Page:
Yayoi Kusama’s internet-famous polka-dot pumpkins and flowers will sprout throughout the New York Botanical Garden in spring 2020. Set to debut in May, the large-scale exhibition, titled “Cosmic Nature,” explores Kusama’s lifelong fascination with nature through an array of past and debut works.
“In a lifetime of finding inspiration in nature and pushing against boundaries and biases, she developed a unique lexicon for artistic expression,” NYBG president Carrie Rebora Barratt said in a statement. “While these works appear as mostly abstract forms to viewers, they are manifestations of how she sees the universe, specifically the natural world.”
With characteristically whimsical pieces spread throughout the garden’s 250-acre landscape and buildings, the exhibition features the artist’s large-scale sculptures, in addition to Kusama’s mirrored environment installations, paintings and sketchbooks. The artist is also slated to debut two new major works: a site-specific pumpkin sculpture and a participatory greenhouse installation.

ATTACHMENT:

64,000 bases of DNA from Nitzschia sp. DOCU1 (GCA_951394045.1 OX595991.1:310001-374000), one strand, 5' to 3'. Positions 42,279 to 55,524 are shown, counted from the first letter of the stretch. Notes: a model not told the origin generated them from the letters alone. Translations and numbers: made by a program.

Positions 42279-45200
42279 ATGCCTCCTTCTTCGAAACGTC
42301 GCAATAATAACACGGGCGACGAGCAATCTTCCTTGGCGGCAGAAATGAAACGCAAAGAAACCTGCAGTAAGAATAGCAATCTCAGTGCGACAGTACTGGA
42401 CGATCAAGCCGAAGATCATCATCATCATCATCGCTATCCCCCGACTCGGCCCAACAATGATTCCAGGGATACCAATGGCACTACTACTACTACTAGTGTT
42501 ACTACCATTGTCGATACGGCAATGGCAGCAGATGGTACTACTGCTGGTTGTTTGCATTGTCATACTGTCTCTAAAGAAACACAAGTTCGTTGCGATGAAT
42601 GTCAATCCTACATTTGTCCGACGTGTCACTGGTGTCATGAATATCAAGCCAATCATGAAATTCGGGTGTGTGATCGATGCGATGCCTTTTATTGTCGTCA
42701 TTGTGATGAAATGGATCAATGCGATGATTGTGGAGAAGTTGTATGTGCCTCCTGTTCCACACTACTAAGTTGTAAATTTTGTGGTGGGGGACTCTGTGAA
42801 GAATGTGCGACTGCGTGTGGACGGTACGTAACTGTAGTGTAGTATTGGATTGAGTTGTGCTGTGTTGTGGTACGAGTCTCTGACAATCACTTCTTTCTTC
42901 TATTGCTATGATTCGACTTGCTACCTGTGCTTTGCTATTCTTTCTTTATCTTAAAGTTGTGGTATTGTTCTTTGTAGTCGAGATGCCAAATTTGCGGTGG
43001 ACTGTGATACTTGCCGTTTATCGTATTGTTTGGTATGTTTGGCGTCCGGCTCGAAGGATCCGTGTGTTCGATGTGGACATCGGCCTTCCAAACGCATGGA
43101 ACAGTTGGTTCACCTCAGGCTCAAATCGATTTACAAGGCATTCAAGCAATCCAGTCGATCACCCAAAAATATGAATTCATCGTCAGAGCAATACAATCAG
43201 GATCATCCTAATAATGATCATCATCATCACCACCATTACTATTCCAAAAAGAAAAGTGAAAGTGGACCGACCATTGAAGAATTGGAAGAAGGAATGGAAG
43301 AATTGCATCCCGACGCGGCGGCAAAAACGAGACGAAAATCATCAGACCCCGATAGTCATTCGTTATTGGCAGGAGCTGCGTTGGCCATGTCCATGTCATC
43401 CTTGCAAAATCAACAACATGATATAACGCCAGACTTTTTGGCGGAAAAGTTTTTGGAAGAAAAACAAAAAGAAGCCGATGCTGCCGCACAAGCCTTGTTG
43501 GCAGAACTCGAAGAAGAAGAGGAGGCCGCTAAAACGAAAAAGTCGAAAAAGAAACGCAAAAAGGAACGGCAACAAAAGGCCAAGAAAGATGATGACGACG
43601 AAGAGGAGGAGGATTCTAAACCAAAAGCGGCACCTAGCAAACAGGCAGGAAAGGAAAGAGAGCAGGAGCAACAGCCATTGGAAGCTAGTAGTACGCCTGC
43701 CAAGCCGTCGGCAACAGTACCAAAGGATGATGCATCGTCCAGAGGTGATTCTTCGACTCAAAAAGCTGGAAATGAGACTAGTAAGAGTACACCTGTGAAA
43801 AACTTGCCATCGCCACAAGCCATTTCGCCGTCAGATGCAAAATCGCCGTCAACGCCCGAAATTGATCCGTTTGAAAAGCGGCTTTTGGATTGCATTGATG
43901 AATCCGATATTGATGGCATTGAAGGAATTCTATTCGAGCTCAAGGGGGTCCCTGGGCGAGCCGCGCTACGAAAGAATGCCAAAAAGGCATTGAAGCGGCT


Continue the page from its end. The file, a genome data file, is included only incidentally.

“An exceptional selection of work invites visitors into her universe, to consider her practice through her unique vision of the natural world,” Barratt said. “Our subtitle, ‘Cosmic Nature,’ references her bold investigations of materiality, media, color, form and pattern that proliferate into an expansive sense of becoming with the cosmos.”
While the exhibition is still months away, the garden is already preparing for the block-buster show, with tickets going live on Jan. 29, 2020.
The artist is also set to reveal a never-before-seen “Infinity Mirror Room” at David Zwirner Gallery in November, which coincides with the premiere of a giant inflatable artwork in the Macy’s Thanksgiving Day Parade.
Learn more about Kusama ahead of the exhibition’s debut with the ALL ARTS Documentary Select “Yayoi Kusama: My Immortal Soul,” in which the artist discusses her life, art and career.
Yayoi Kusama’s “Cosmic Nature” runs May 9, 2020 through Nov. 1, 2020.
Top Image: Kusama with Pumpkin, 2010. ©YAYOI KUSAMA. Courtesy of Ota Fine Arts, Tokyo / Singapore / Shanghai; Victoria Miro, London; David Zwirner, New York.